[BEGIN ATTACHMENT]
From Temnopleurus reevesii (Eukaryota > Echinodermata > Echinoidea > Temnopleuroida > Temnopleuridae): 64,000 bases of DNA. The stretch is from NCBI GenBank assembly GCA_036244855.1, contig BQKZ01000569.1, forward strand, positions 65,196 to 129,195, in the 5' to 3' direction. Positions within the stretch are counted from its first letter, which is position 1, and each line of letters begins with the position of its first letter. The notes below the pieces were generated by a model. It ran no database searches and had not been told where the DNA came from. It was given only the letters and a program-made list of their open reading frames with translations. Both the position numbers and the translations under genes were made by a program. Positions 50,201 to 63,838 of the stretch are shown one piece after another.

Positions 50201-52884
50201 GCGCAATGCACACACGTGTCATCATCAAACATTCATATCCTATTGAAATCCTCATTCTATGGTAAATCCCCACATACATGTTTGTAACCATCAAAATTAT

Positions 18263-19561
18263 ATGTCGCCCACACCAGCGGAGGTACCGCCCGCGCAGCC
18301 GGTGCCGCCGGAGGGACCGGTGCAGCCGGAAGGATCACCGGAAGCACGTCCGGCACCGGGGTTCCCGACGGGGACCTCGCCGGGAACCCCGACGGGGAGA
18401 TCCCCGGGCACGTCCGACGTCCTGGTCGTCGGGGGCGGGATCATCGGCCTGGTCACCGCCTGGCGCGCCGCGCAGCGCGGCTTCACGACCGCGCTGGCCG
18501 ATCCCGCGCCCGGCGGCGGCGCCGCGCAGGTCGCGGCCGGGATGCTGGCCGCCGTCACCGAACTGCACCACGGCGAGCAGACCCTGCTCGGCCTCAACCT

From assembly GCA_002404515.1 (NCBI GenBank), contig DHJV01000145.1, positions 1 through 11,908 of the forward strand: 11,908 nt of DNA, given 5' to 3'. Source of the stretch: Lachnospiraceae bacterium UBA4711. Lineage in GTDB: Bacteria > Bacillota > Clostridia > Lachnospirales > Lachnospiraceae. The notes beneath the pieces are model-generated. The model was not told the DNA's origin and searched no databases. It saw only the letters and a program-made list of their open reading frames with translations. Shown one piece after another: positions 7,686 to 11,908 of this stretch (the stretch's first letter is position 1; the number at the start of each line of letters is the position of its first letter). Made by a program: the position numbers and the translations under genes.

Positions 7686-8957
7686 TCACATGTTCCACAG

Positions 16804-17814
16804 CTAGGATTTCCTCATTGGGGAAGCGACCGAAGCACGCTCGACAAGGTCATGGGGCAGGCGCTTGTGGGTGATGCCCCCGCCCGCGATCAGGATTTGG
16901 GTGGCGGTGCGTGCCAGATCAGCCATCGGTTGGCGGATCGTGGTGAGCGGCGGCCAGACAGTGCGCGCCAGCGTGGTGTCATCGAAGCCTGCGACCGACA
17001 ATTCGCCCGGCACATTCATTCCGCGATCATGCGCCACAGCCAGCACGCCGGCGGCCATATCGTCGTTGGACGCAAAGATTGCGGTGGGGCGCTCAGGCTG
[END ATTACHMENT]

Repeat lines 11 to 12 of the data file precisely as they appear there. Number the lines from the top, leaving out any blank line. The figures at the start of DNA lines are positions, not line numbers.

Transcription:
7686 TCACATGTTCCACAG

Positions 16804-17814